ASHT member recognized for earning CHT

Posted by Tomahawk Leader 01/25/2022

ASHT member Kari Ann Ruhr, OTR, CHT, CLT recently earned her CHT credential and shared information about hand and upper extremity therapy with her local news outlet.

Howard Young therapist earns credential as expert in upper limb rehabilitation

Courtesy of Aspirus
Posted January 21, 2022


WOODRUFF – People value the use of their hands; therefore, any loss of function through injury or disease can devastate lives.

A Certified Hand Therapist (CHT) credential offers assurance to the public that the therapist treating them has achieved the highest recognition of competency in the profession of upper limb rehabilitation.

Kari Ruhr of Howard Young Medical Center, part of Aspirus, has earned the distinguished CHT designation after completing all required examinations and clinical studies from The Hand Therapy Certification Commission, Inc., the recognized specialist in hand therapy certification worldwide.

These requirements include at least three years of clinical experience as an occupational therapist, a minimum of 4,000 hours in direct practice in hand therapy, and successful completion of advanced clinical skills and theory in upper limb rehabilitation. There are approximately 6,200 individuals worldwide who hold this marked designation.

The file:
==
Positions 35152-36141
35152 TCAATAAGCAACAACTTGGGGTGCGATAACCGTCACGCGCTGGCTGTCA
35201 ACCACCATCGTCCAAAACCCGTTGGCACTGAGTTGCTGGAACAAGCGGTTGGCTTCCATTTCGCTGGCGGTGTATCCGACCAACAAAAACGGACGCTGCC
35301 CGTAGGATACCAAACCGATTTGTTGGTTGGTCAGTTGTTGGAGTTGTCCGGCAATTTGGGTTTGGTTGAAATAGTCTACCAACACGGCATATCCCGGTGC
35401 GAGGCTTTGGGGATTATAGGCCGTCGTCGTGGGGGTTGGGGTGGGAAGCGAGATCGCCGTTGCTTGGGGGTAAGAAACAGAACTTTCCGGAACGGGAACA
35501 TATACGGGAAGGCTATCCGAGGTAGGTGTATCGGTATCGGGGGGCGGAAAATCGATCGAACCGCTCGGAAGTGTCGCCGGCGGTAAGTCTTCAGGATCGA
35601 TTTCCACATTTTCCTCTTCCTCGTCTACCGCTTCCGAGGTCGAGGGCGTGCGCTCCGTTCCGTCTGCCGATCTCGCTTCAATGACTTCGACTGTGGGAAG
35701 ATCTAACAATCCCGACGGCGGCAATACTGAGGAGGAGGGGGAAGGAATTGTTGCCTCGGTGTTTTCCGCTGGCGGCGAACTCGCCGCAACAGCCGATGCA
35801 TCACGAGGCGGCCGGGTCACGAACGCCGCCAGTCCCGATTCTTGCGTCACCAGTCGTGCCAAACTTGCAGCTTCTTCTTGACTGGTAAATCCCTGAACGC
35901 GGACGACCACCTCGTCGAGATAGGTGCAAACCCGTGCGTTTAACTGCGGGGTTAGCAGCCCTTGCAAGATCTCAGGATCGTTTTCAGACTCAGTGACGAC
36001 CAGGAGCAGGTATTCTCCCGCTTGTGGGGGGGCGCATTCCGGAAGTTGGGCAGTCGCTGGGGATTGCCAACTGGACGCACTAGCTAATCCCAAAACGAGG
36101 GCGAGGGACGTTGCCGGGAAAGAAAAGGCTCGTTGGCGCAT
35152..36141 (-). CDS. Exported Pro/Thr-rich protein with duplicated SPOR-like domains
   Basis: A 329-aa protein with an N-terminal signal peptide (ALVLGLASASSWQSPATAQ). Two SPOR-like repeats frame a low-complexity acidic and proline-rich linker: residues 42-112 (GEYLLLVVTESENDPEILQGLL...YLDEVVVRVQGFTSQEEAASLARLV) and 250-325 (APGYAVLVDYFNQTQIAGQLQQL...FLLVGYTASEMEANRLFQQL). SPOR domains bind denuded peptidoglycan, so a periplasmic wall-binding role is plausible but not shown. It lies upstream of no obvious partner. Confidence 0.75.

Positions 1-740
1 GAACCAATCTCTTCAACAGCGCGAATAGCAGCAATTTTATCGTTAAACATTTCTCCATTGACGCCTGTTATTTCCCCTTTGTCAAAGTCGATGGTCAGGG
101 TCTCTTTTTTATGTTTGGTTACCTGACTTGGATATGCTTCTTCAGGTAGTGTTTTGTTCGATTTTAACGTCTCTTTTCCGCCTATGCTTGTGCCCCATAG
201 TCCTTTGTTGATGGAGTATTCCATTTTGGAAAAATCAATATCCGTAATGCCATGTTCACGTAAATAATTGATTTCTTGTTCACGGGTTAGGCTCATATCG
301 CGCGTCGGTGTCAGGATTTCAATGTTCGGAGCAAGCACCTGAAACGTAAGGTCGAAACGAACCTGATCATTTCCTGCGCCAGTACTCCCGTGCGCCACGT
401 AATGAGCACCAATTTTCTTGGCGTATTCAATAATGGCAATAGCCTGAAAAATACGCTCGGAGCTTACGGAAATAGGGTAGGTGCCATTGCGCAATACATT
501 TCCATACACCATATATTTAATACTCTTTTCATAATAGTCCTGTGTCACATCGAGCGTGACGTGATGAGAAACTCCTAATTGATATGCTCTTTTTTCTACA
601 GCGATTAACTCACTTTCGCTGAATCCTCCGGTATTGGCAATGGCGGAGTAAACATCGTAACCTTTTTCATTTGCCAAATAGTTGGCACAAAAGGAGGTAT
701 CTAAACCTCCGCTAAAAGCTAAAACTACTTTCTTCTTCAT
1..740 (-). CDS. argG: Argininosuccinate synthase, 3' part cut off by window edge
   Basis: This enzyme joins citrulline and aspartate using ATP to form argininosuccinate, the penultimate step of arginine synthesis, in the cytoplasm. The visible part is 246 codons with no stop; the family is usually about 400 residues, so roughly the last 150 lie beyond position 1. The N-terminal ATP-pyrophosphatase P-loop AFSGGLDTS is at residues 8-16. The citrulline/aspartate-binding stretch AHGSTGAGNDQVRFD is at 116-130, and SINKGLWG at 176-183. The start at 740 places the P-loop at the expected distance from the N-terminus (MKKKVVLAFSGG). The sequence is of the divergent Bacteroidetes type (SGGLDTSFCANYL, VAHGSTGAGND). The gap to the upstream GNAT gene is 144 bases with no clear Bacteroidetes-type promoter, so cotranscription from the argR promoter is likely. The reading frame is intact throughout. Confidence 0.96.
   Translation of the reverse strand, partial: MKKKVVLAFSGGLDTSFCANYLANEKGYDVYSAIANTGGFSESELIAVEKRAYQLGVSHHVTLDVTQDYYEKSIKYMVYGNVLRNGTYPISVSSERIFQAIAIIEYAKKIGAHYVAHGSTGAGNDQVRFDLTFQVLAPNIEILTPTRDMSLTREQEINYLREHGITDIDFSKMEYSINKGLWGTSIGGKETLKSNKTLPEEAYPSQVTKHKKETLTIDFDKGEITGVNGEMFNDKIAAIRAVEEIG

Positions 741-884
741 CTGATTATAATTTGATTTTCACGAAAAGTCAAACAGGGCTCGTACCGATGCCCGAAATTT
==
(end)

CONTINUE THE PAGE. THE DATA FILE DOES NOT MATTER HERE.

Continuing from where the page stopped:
“I take pride in helping my patients get back to work or doing what they enjoy by utilizing a number of traditional techniques including manual therapy or massage and combining them with technology like ultrasound, fluidotherapy and paraffin treatments,” Ruhr said.

Ruhr has been providing therapy services in the Northwoods for the last six years as an occupational therapist at Howard Young, specializing in hand and upper extremity rehabilitation. Her career at Howard Young spans a decade, and she says the family-type environment with her colleagues combined with the uniqueness of each patient she encounters are the things that she enjoys most about her job.

She says her most common patients are people ranging from ages 40 to 60 who have issues including arthritis and joint pain or need access to rehabilitation following surgery or another procedure.

“While many people assume a hand therapist focuses exclusively on the hands, it’s really much more as often people’s problems are the direct result of other issues in the neck and shoulders,” Ruhr stated. “There can be many factors to consider what may be causing pain or loss of function.”

Read the full article